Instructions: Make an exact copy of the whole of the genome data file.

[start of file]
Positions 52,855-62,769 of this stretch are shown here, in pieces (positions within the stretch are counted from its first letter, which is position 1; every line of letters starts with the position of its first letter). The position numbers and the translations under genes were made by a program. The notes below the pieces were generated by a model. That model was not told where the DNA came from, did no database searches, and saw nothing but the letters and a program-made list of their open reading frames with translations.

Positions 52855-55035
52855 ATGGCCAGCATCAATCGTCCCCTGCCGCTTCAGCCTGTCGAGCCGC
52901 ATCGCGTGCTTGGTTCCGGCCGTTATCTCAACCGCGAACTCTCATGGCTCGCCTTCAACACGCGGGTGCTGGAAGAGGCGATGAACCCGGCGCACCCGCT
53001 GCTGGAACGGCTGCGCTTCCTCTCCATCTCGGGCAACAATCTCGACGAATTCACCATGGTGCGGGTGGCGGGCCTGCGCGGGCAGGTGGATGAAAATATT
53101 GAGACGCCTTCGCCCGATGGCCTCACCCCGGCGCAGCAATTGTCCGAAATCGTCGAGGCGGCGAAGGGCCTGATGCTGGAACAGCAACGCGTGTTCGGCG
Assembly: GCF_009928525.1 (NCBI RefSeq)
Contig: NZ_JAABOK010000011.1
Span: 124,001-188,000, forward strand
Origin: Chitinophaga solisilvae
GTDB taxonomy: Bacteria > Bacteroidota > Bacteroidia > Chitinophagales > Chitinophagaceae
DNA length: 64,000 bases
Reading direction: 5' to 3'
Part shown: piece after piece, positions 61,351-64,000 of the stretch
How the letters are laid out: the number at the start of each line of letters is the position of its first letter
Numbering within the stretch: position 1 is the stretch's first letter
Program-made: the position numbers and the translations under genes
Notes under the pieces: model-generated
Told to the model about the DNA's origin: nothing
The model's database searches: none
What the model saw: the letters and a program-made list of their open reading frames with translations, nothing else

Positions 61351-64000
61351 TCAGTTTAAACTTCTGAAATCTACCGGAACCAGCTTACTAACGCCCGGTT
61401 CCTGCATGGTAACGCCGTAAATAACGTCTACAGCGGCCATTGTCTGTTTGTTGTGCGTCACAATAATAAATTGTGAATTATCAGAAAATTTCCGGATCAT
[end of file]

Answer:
Positions 52,855-62,769 of this stretch are shown here, in pieces (positions within the stretch are counted from its first letter, which is position 1; every line of letters starts with the position of its first letter). The position numbers and the translations under genes were made by a program. The notes below the pieces were generated by a model. That model was not told where the DNA came from, did no database searches, and saw nothing but the letters and a program-made list of their open reading frames with translations.

Positions 52855-55035
52855 ATGGCCAGCATCAATCGTCCCCTGCCGCTTCAGCCTGTCGAGCCGC
52901 ATCGCGTGCTTGGTTCCGGCCGTTATCTCAACCGCGAACTCTCATGGCTCGCCTTCAACACGCGGGTGCTGGAAGAGGCGATGAACCCGGCGCACCCGCT
53001 GCTGGAACGGCTGCGCTTCCTCTCCATCTCGGGCAACAATCTCGACGAATTCACCATGGTGCGGGTGGCGGGCCTGCGCGGGCAGGTGGATGAAAATATT
53101 GAGACGCCTTCGCCCGATGGCCTCACCCCGGCGCAGCAATTGTCCGAAATCGTCGAGGCGGCGAAGGGCCTGATGCTGGAACAGCAACGCGTGTTCGGCG
Assembly: GCF_009928525.1 (NCBI RefSeq)
Contig: NZ_JAABOK010000011.1
Span: 124,001-188,000, forward strand
Origin: Chitinophaga solisilvae
GTDB taxonomy: Bacteria > Bacteroidota > Bacteroidia > Chitinophagales > Chitinophagaceae
DNA length: 64,000 bases
Reading direction: 5' to 3'
Part shown: piece after piece, positions 61,351-64,000 of the stretch
How the letters are laid out: the number at the start of each line of letters is the position of its first letter
Numbering within the stretch: position 1 is the stretch's first letter
Program-made: the position numbers and the translations under genes
Notes under the pieces: model-generated
Told to the model about the DNA's origin: nothing
The model's database searches: none
What the model saw: the letters and a program-made list of their open reading frames with translations, nothing else

Positions 61351-64000
61351 TCAGTTTAAACTTCTGAAATCTACCGGAACCAGCTTACTAACGCCCGGTT
61401 CCTGCATGGTAACGCCGTAAATAACGTCTACAGCGGCCATTGTCTGTTTGTTGTGCGTCACAATAATAAATTGTGAATTATCAGAAAATTTCCGGATCAT